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Pakistan: The siege within
   

Any crisis breeds Cassandras, and there are enough floating around on the wide world of the web, predicting the disintegration, or worse, of Pakistan. They, however, underestimate the determination of those Pakistanis who want to save their nation from Maududi-Zia Islamists. Urban Pakistan – what might be called Jinnah's Pakistan – proves a powerful counterweight to the fundamentalists, its will bolstered by domestic military muscle and America's dollar power.

The best-case scenario for Pakistan is that the 'Islamic-subaltern' revolt in impoverished areas is brought under control by the military, and elected governments appreciate that a real solution demands social and economic reform: land redistribution; high economic growth; Keynesian investments in low-skill jobs; secular, gender-equal education; health care and infrastructure, with democracy as a non-negotiable necessity, which in turn means that the 'doctrine of necessity', the judicial cover for coups, has to be eliminated.

There might be little hope for peace with India, given the fundamental divergence on Kashmir, but a settlement will help excise the jihad culture ravaging Pakistan. Altaf Hussain, the self-exiled, London-based leader of Muslims who had migrated from India at the time of partition, made headlines when he said, in 2009, that partition was a mistake because it had split and weakened the Muslims of the subcontinent. This was a rebellious, if not revolutionary, departure from the conventional Pakistani narrative that the two-nation theory was essential to save Indian Muslims and Islam from Hindus.

It is easier for India to come to terms with Pakistan. Economic growth and dreams of becoming a part of the first world have begun to dominate the Indian mind. Its middle class has begun to appreciate a simple reality: social violence and economic growth cannot co-exist. Remarkably, even terrorism, often exported from Pakistan, did not feed a backlash in the form of riots, even after the venomous terrorist attacks in Mumbai in 2008.

India is content being a status quo-ist power, determined to preserve its current geography, without serious claims on territory it believes it has lost to China along the Himalayas and to Pakistan in Kashmir. Peace is a logical extension of this position. There is a large and growing constituency in Pakistan that understands this. But unless Pakistan achieves clarity on terrorism, with all its snake-oil justifications, the subcontinent will remain hostage to malevolent mania...

Fears of Pakistan's disintegration, however, are highly exaggerated. Even pessimists like Pervez Hoodbhoy are more worried by the 'slow-burning fuse' of religious extremism rather than collapse. He recounts the surreptitious rehabilitation of the Taliban by Musharraf after it was devastated in 2001 because 'this force would remain important for maintaining Pakistani influence in Afghanistan – and keep the low-intensity war in Kashmir going.' Hoodbhoy bemoans that 'a sterile Saudi-style Wahabism is beginning to impact upon Pakistan's once-vibrant culture and society' and indulges a horror-scenario: a 'coup by radical Islamist officers who seize control of its nuclear weapons, making intervention by outside forces impossible. Jihad for liberating Kashmir is subsequently declared as Pakistan's highest priority and earlier policies for crossing the LoC are revived; Shias are expelled into Iran, and Hindus are forced into India; minorities in the Northern Areas flee Pashtun invaders; anti-Taliban forces such as the ethnic Muttahida Qaumi Movement and the Baluch nationalists are crushed by Islamists; and Sharia is declared across the country. Fortunately, this seems improbable – as long as the army stays together.'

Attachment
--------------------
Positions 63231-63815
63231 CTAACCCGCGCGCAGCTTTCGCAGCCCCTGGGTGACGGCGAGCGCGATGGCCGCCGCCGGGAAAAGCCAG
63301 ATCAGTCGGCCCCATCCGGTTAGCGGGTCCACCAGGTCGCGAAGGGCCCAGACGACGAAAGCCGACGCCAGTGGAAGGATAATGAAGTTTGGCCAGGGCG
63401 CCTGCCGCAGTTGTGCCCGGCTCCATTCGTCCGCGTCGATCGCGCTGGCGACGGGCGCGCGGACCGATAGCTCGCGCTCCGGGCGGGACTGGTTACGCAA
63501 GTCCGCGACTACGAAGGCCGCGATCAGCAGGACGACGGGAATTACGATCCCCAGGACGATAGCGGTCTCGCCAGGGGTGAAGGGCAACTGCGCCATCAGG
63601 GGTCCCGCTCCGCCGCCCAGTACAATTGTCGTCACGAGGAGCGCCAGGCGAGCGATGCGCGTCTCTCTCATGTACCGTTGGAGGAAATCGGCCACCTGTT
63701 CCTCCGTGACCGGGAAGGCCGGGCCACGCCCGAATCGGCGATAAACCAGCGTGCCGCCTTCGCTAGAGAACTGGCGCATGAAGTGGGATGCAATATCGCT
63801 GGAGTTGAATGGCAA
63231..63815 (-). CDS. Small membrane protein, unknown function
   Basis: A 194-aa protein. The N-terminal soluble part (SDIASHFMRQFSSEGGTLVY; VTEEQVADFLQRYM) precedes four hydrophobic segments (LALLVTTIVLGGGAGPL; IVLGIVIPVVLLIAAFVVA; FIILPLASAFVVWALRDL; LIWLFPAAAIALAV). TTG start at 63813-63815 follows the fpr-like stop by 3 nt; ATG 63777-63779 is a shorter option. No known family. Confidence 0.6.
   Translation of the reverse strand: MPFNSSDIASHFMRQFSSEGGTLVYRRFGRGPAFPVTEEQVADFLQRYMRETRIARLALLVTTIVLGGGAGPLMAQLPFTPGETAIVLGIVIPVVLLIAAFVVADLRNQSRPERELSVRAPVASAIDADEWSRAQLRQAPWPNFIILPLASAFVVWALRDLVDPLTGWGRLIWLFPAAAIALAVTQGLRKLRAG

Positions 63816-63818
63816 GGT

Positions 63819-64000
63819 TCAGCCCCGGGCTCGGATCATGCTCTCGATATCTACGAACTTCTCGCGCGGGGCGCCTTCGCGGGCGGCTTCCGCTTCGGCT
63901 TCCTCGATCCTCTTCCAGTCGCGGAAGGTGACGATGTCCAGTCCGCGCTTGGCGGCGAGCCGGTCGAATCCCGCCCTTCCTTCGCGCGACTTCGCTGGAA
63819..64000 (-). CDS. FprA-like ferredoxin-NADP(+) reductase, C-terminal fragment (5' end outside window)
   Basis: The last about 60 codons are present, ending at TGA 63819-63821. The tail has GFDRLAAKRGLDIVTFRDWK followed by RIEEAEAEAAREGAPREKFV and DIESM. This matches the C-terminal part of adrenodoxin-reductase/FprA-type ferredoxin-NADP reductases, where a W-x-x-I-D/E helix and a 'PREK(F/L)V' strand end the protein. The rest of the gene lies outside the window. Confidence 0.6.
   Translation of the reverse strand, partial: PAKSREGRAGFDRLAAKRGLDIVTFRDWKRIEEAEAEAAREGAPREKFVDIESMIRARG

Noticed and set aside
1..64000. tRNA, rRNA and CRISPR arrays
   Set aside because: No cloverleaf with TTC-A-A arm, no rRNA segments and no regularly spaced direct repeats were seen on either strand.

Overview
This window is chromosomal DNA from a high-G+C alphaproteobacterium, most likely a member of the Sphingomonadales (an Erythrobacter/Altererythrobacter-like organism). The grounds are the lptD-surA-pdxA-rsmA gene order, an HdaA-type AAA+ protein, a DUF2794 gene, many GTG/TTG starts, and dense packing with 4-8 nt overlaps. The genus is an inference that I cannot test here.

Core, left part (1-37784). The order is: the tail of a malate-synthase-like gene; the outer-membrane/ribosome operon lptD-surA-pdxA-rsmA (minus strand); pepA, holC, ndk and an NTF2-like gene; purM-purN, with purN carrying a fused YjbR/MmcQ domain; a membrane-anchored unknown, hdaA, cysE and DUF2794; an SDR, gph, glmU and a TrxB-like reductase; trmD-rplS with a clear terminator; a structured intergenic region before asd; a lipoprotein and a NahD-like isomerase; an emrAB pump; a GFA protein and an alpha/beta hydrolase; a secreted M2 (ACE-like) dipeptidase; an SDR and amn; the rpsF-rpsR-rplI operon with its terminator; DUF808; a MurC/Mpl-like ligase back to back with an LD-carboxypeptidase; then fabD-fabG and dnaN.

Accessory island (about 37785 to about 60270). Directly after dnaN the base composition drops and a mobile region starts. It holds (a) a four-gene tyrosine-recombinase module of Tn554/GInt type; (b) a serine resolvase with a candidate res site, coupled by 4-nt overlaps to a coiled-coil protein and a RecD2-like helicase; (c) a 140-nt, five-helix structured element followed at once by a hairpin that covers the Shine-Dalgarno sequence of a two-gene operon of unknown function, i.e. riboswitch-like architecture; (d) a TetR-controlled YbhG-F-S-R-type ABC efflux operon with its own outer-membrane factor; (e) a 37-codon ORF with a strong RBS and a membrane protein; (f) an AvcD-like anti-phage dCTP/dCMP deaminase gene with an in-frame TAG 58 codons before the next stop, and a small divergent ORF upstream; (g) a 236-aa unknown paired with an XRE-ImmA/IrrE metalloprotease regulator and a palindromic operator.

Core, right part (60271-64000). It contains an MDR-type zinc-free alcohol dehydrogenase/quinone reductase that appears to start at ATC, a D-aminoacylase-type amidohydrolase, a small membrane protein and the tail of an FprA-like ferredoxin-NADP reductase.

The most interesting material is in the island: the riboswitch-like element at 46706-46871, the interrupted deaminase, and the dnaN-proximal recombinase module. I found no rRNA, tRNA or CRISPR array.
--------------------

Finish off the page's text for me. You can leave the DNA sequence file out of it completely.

When George Bush launched his second war in 2003, he surely missed the greatest paradox of his decision. He invaded Iraq to eliminate nuclear weapons, dictatorship and terrorists. In 2003, he would have found all three in Pakistan, including a champion proliferator in Dr A Q Khan, considered the father of Pakistan's nuclear programme. America has opted for the blind eye. When Richard Barlow, a CIA agent working in the directorate of intelligence on proliferation during Bush Senior's administration, protested that the Pentagon was manipulating intelligence to protect Pakistan's bomb project, he was sacked. Pakistan became a nuclear power with America's tacit consent and China's assistance, because both accepted its argument of self-defence against nuclear India.

For six decades, power in Pakistan has seesawed between military dictatorship and civilian rule. What happens when both the army and political parties lose their credibility? Will it be the turn, then, of Zia's 'lower rungs'?

Juan Cole makes an interesting observation in "Napoleon's Egypt: Invading the Middle East". There have been only four instances in the Middle East, if you include Afghanistan in the term, when Muslim clerics came to power: '...under the republican French in Egypt, under Khomeini and his successors in Iran, under the Taliban in Afghanistan and, with the victory of the United Iraqi Alliance in the Iraq elections of 30 January 2005 (led by the Shia cleric Adbul Aziz al-Hakim).' In other words, it is Western intervention that created the conditions for a clerical upsurge. We do not know what the American intervention in Afghanistan and Pakistan will leave behind.

Driven by the compulsions of an ideological strand in its DNA, damaged by the inadequacies of those who could have kept the nation loyal to Jinnah's dream of a secular Muslim-majority nation, Pakistan is in danger of turning into a toxic 'jelly state', a quivering country that will neither collapse nor stabilize. (Courtesy: timesofindia.indiatimes.com)

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